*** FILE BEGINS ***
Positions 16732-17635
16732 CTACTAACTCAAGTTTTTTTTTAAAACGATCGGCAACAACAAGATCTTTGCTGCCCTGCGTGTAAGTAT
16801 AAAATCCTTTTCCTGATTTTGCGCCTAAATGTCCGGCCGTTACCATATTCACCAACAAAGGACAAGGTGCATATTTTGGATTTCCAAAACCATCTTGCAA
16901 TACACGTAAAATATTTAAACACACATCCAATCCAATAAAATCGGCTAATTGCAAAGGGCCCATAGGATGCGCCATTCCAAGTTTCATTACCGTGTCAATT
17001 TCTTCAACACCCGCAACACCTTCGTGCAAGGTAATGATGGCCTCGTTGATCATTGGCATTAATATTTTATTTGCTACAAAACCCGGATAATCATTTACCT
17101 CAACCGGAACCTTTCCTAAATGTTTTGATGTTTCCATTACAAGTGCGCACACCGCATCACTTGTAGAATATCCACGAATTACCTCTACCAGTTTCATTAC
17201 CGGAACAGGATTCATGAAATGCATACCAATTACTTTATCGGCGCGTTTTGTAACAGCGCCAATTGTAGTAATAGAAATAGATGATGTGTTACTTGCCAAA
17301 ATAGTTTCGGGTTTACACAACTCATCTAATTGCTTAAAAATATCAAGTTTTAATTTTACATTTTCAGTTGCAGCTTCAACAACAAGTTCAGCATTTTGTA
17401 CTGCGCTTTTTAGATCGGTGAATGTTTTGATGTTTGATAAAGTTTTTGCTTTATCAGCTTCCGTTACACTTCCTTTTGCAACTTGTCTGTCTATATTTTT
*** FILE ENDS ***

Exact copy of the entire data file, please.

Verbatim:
Positions 16732-17635
16732 CTACTAACTCAAGTTTTTTTTTAAAACGATCGGCAACAACAAGATCTTTGCTGCCCTGCGTGTAAGTAT
16801 AAAATCCTTTTCCTGATTTTGCGCCTAAATGTCCGGCCGTTACCATATTCACCAACAAAGGACAAGGTGCATATTTTGGATTTCCAAAACCATCTTGCAA
16901 TACACGTAAAATATTTAAACACACATCCAATCCAATAAAATCGGCTAATTGCAAAGGGCCCATAGGATGCGCCATTCCAAGTTTCATTACCGTGTCAATT
17001 TCTTCAACACCCGCAACACCTTCGTGCAAGGTAATGATGGCCTCGTTGATCATTGGCATTAATATTTTATTTGCTACAAAACCCGGATAATCATTTACCT
17101 CAACCGGAACCTTTCCTAAATGTTTTGATGTTTCCATTACAAGTGCGCACACCGCATCACTTGTAGAATATCCACGAATTACCTCTACCAGTTTCATTAC
17201 CGGAACAGGATTCATGAAATGCATACCAATTACTTTATCGGCGCGTTTTGTAACAGCGCCAATTGTAGTAATAGAAATAGATGATGTGTTACTTGCCAAA
17301 ATAGTTTCGGGTTTACACAACTCATCTAATTGCTTAAAAATATCAAGTTTTAATTTTACATTTTCAGTTGCAGCTTCAACAACAAGTTCAGCATTTTGTA
17401 CTGCGCTTTTTAGATCGGTGAATGTTTTGATGTTTGATAAAGTTTTTGCTTTATCAGCTTCCGTTACACTTCCTTTTGCAACTTGTCTGTCTATATTTTT